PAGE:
ACSBlog

  • May 14, 2015
    Guest Post

    by Nicole Fortier, counsel, Brennan Center for Justice

    It’s well known today that the United States is the biggest incarcerator in the world. With five percent of the world’s population, we house nearly a quarter of its prisoners. That’s over two million Americans behind bars. The number of people we imprison has increased over 400 percent since 1980. But in that time the federal prison population grew over 700 percent. Today, it has 208,609 inmates housed within its walls – more than any individual state.  The country now spends $80 billion per year on state and federal corrections.

    This dramatic growth was no accident. It was the direct result of laws passed in the 1980s and 1990s by policymakers hoping to combat rising crime rates. Their solution: over-criminalize and over-punish behavior – particularly at the national level. They expanded federal criminal laws, increased penalties, removed sentencing discretion from judges, and encouraged states to do the same.

    It’s clear that together, these laws cast too wide of a net. But it is important to dig further to understand whom they caught in that net. Exploring the demographics of those in federal prison can help us understand the real consequences of these policy decisions.

  • May 14, 2015

    by Caroline Cox

    Linda Greenhouse considers in The New York Times what will happen after the Supreme Court announces its decision in Obergefell v. Hodges.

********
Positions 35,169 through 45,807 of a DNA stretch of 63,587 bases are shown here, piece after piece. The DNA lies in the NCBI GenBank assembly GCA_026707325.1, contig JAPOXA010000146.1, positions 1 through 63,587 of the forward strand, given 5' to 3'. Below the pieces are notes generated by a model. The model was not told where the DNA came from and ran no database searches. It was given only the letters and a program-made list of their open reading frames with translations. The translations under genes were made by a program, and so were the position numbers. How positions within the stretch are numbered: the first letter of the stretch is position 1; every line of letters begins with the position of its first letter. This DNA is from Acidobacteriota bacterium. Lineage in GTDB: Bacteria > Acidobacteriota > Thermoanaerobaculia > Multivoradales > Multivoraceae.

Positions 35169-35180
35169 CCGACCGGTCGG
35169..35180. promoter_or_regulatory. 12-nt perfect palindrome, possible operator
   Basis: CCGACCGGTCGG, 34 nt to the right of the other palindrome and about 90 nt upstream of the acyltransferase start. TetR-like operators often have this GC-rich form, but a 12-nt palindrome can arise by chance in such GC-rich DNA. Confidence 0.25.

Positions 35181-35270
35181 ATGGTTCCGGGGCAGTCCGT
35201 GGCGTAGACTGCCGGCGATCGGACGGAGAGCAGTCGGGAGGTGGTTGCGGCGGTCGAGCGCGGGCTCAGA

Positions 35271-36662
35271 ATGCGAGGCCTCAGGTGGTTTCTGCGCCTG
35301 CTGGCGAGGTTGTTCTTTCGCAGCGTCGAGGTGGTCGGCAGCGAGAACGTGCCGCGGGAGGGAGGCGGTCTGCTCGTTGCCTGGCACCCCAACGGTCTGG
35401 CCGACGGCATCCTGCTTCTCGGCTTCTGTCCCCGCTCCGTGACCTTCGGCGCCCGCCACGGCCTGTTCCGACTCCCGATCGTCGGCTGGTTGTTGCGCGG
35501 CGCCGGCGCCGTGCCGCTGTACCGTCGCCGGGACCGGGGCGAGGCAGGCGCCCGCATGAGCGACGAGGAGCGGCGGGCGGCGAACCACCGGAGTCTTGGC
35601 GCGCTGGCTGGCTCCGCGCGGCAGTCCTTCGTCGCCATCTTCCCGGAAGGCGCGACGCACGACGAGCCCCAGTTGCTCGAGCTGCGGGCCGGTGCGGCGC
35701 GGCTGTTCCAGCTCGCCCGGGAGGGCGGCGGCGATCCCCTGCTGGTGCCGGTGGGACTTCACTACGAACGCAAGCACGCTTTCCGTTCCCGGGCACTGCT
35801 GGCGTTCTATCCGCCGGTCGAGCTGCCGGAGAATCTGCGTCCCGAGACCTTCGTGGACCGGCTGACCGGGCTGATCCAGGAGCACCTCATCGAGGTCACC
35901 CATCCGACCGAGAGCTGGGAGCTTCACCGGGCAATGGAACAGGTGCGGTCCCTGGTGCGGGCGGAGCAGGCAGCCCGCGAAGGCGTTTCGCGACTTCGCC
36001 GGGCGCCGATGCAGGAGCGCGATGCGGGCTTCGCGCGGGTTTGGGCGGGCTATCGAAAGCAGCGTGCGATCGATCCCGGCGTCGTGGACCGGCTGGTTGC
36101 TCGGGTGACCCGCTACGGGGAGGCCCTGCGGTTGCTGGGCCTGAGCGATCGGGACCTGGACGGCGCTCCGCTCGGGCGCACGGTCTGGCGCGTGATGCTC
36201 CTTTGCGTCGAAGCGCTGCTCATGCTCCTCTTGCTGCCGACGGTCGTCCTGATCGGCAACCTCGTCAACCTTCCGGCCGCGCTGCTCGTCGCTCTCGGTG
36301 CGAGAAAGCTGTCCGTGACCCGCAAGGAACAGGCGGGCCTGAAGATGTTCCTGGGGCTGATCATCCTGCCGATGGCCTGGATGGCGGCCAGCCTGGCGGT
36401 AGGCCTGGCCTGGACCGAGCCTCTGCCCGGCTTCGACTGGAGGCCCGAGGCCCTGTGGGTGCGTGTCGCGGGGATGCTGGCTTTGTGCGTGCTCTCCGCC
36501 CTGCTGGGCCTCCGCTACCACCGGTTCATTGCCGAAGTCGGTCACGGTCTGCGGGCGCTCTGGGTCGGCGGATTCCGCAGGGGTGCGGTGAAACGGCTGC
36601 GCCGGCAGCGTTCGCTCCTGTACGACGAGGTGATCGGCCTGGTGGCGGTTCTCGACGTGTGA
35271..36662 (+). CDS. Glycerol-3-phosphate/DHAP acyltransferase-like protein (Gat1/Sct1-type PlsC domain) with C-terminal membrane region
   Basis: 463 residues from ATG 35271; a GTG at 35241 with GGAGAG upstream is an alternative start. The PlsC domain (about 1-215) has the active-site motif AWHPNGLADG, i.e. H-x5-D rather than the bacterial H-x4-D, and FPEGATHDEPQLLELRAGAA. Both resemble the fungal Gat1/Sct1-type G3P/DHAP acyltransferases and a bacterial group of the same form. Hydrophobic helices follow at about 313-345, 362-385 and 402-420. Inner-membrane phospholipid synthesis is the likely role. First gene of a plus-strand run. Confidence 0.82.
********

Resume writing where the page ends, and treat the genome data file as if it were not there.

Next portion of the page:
At Buzzfeed, Chris McDaniel reports that the Oklahoma Attorney General misled the Supreme Court about a letter on the availability of drugs for lethal injection.

    Edward Blum argues in the Los Angeles Times that the Supreme Court should grant review in a case that examines how Texas created its state Senate districts” and could “reestablish electoral fairness in dozens of voting districts.”

    Martin Kaste of NPR explains that police are reforming common practices and tactics in light of growing social pressure and new technologies.

    Gina Barton discusses in the Milwaukee Journal Sentinel how the Tony Robison investigation illustrates the changes to investigations of police accountability.

    At SCOTUSblog, Kali Borkoski writes about Supreme Court Justices Ruth Bader Ginsburg and Stephen Breyer presiding over a mock trial of Don Quixote at the Shakespeare Theatre.

  • May 13, 2015

    by Christopher Durocher

    In August 2014, Ferguson, Missouri police officer Darren Wilson killed Michael Brown. Partially as the result of conflicting accounts of what happened, a grand jury declined to indict Wilson, sparking a national debate about police brutality, particularly against people of color, and the limits of police accountability. Through numerous incidents of police abuse that have followed, culminating most recently in protests and civil unrest in Baltimore after the death of Freddie Gray, one proposed reform has gained much attention – the adoption of police body-worn cameras.

    As the nation wrestles with the possibility that police brutality may reflect structural, implicit bias against people of color, supporters of police body-worn cameras argue that they would provide an objective record of what transpired when an interaction between a police officer and a civilian leads to the civilian’s injury or death. As evidence of video’s power, they point to North Charleston, South Carolina police officer Michael Slager, who was charged with first degree murder three days after shooting Walter Scott.  Slager’s indictment was due in large part to a video recording of the shooting that contradicted his report of events. Supporters also point to the benefit of body-worn cameras in disproving false claims of abuse against police and in encouraging both police and civilians to “be on their best behavior,” since they know a camera is recording their words and actions.